Curlers from near and far will be descending on Osoyoos this week as they prepare to compete in the Osoyoos Mixed Midsummer Bonspiel.
Participants from 40 teams will be showing up Wednesday to register, but the action runs from Thursday, Aug. 16 to Sunday, Aug. 19, said organizer Pat Wycherley.
The curling played by teams of mixed genders takes place at the Osoyoos International Curling Club.
This event, which often includes entire families, is intended to be fun rather than highly competitive.
“We advertise this as a fun event,” said Wycherley. “They only curl one game on Thursday and then one game on Friday. As you move forward, you’ll curl more games, but this is a fun event. This is come and party and rip up the town and bring your kids,” she joked.
Of the 40 teams, 10 have local skips, even if not all those team members are local, she said.
The remaining 30 teams all come from out of town, mainly from places around B.C. and Alberta, though a couple are from Spokane, Washington.
Calgary, Strathmore and Okotoks, Alberta usually send many participants, Wycherley said.
“When you think there are 30 teams (from out of town) times four people and what that is bringing to this town this week, it’s not too bad actually,” said Wycherley, referring to the boost to local businesses.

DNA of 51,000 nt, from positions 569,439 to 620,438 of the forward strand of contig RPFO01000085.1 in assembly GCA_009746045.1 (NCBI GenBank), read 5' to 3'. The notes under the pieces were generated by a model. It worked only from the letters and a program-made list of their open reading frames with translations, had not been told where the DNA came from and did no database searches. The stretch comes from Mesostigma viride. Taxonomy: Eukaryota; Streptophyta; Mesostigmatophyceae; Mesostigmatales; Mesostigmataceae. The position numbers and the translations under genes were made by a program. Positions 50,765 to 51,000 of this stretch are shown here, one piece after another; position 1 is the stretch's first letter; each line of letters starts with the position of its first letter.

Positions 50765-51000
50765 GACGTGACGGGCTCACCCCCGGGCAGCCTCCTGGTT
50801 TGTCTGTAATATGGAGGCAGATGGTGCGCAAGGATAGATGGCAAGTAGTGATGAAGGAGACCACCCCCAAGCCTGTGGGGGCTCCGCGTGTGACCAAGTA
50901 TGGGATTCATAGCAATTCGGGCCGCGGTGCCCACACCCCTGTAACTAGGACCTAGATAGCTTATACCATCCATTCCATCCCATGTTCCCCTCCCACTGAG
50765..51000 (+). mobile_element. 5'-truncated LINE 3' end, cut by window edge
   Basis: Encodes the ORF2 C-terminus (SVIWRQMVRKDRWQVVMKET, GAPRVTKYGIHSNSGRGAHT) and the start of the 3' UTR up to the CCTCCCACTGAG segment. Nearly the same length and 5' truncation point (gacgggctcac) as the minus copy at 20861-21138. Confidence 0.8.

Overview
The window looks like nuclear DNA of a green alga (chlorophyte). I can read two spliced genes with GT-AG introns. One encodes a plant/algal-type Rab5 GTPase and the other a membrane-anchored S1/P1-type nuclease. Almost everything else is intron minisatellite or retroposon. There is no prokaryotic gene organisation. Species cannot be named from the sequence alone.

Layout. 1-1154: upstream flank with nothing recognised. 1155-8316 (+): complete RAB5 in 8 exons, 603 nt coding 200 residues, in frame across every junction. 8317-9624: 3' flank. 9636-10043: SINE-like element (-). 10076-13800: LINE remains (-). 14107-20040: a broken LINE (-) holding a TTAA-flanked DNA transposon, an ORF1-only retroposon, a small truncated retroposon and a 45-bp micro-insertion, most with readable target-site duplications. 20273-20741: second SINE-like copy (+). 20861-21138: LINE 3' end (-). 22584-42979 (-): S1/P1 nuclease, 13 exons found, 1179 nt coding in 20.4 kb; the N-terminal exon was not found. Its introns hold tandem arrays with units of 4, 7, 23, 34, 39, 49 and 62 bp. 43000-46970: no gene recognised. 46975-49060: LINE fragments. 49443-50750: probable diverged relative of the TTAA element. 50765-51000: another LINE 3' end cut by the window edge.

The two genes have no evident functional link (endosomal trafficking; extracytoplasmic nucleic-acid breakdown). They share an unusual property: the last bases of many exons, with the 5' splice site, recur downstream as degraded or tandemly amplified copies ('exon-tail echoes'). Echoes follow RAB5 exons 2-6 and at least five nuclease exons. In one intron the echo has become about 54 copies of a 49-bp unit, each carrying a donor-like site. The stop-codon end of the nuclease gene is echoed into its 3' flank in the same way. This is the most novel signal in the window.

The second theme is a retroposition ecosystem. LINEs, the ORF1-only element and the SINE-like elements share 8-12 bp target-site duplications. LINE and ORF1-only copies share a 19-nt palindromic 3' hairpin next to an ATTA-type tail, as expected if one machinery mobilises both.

The Osoyoos Mixed Summer Bonspiel began in 1979 and in its earlier years, through the 1980s, it was a week-long event drawing close to 70 teams.
But these days people don’t want to spend a week of their holidays curling, so it was cut back to four days. And for a four-day event, 40 teams are much more manageable, Wycherley said.
“We can’t accommodate more than 40 teams in the four-day event,” she said. “We’ve looked at that and we can’t. We would have to add Wednesday night curling into the event.”
Among those making it a family event is Jim Cotter, the B.C. representative in the Grand Slam of Curling.
“He comes with his daughter, his sister comes to town, brother-in-law. They have a great time,” said Wycherley. “And Jim is very generous as he brings us his professional jerseys to auction off and stuff and he just comes to have fun and curl.”
Many families come, she said, and there are at least three to five teams made up of parents and two of their kids.
There’s no minimum age and anyone who can curl can play.
Wycherley noted that there are many volunteers, including some from out-of-town teams, that make the event possible. She said a group of North Vancouver teams looks after a pancake breakfast one of the mornings.